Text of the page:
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January 18, 2024

How we’re understanding biodiversity using satellites

Satellite data provides an opportunity for a consistent, repeatable and ongoing tool for measuring and monitoring biodiversity.  Locations can be compared to one another and biodiversity performance can be monitored over time

It’s important to explain the approach that Map Impact are taking with satellite imagery, and where we’re fitting into the Biodiversity Net Gain workflow. We have created a spatial framework using the principles of the DEFRA metric calculator. Although this does not replace the calculator it can support rapid early stage screening and ongoing monitoring, bringing significant efficiency to the biodiversity net gain work flow.    

Within the Defra metric calculator there are several things that are measured which inform biodiversity unit outputs; habitat size, habitat distinctness, strategic significance, and habitat condition. At Map Impact we have primarily focused on using satellite data to understand habitat condition. Condition is a critical part of the calculator as it’s used as a multiplier to inform the overall Biodiversity Net Gain and biodiversity unit score. If we take a Lowland Meadow as an example, this high distinctiveness habitat can have an overall score of 8 if the condition is 1 (Poor), but then if that’s in good condition it can be multiplied by 3 to become an overall score of 24. 

But before we understand habitat condition we have to understand the underlying habitats themselves. To do this we have created a “Best-Available” Habitat data layer. This consists of open data which we have combined to create a nationwide Best-Available Habitat GIS layer. Map Impact is a UKHab partner so we have aligned this GIS layer with the UKHab classification system (the UKHab classification system underpins the DEFRA biodiversity metric calculator and is designed to provide a unified structure to habitat identification). We’re very keen to support UKHab and what it’s trying to achieve, and to have continued open conversations about where satellites and remote sensing can fit into that system and where it can’t.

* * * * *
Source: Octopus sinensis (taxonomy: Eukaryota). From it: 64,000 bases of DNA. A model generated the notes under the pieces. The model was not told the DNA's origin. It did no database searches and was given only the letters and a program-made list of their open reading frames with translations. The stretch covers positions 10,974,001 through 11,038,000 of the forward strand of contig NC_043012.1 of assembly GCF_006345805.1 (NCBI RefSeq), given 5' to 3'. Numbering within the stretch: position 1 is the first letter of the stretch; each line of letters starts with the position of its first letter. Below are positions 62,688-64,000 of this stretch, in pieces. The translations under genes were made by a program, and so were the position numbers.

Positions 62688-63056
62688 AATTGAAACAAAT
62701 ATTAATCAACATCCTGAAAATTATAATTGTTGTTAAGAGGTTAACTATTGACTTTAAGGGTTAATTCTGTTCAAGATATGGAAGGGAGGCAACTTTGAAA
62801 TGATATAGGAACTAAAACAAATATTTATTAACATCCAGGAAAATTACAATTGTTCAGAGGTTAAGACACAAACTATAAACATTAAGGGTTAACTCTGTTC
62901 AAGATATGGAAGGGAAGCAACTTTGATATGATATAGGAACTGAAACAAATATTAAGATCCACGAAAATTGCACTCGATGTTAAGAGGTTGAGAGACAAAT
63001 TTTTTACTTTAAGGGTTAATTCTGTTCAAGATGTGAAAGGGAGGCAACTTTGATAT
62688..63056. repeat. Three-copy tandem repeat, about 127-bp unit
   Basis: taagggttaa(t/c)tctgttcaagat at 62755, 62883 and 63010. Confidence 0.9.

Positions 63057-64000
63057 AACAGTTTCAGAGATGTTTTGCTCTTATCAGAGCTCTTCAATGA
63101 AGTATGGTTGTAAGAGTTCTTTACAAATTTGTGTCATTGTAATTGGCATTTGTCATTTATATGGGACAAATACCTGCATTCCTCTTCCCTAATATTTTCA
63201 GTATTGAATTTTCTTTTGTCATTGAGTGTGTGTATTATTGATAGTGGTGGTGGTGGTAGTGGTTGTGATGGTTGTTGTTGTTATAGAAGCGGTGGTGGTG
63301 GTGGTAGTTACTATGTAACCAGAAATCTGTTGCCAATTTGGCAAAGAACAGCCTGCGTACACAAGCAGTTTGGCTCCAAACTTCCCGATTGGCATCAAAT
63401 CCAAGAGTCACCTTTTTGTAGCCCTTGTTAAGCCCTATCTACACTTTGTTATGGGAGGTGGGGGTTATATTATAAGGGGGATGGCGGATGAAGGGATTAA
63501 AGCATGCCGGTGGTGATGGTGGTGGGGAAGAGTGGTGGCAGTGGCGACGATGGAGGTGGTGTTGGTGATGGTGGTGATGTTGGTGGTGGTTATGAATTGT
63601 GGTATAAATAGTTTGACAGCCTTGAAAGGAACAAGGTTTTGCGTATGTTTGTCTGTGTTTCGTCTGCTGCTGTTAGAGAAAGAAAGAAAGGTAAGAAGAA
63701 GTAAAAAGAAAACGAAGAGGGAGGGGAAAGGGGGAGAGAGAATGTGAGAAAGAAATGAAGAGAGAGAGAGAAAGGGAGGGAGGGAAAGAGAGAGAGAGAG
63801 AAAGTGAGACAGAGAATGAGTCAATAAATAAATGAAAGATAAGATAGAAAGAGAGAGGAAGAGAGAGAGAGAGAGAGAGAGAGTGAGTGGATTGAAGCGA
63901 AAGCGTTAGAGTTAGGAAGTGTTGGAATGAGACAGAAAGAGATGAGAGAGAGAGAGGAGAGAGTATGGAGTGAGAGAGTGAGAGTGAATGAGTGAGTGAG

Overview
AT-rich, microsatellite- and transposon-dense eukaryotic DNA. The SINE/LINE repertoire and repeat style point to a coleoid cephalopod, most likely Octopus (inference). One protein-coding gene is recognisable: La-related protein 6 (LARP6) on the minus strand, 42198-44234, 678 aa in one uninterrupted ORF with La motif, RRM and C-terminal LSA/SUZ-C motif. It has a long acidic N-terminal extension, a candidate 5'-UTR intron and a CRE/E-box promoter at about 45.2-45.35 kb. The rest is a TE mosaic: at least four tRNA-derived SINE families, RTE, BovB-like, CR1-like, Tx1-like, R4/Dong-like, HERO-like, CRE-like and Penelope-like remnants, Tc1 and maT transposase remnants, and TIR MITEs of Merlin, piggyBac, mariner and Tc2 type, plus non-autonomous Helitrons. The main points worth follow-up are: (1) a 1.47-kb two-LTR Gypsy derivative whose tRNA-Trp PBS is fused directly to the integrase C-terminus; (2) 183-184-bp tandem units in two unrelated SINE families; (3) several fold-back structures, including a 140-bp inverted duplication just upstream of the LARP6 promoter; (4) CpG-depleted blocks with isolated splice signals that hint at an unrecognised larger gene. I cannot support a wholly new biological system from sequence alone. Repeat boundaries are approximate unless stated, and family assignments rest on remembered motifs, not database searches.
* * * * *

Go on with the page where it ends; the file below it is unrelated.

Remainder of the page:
When we come on to think about condition, we are conscious that this is highly complex and it’s incredibly difficult to truly understand the condition of a specific habitat type. The condition scoring criteria within the DEFRA biodiversity metric calculator requires a site visit to truly understand each of the requirements. At Map Impact we have taken an approach to condition scoring that provides a high-level category of good, moderate or poor. This uses satellite imagery to bench mark each habitat against the surrounding equivalent habitats in order to gauge performance. We’re using lots of characteristics within the spectral wavelength to understand how each habitat is performing. The spectral properties are applied differently depending on what the habitat type is. So, we know that a woodland performs very differently to a grassland for example, and that means that we can use different parts of that satellite light spectrum in order to understand those two habitats in different ways. Although not directly fulfilling the needs of the calculator, this provides a rapid wide-area assessment of condition that is consistent and objective. 

Everything we’re producing is provided in hexagon grids and there’s a variety of different reasons why we’re using hexagons. Ecologically they’re a very good way of presenting this sort of data because they allow many more neighbours than a square would which means you can show much more natural shapes within the outputs that you create. They’re also highly efficient from a technology point of view. The hexagon system that we use covers the whole earth, it was created by Uber, and it’s a highly efficient data model that we’re applying this information to.   

To finish, we are always at pains to point out that although Map Impact’s BiodiversityView provides a great tool for initial screening and assessment of a site, we would always recommend that an in-situ survey is performed by an ecologist to have the final say regarding the true assessment of biodiversity. 

How we’re understanding biodiversity using satellites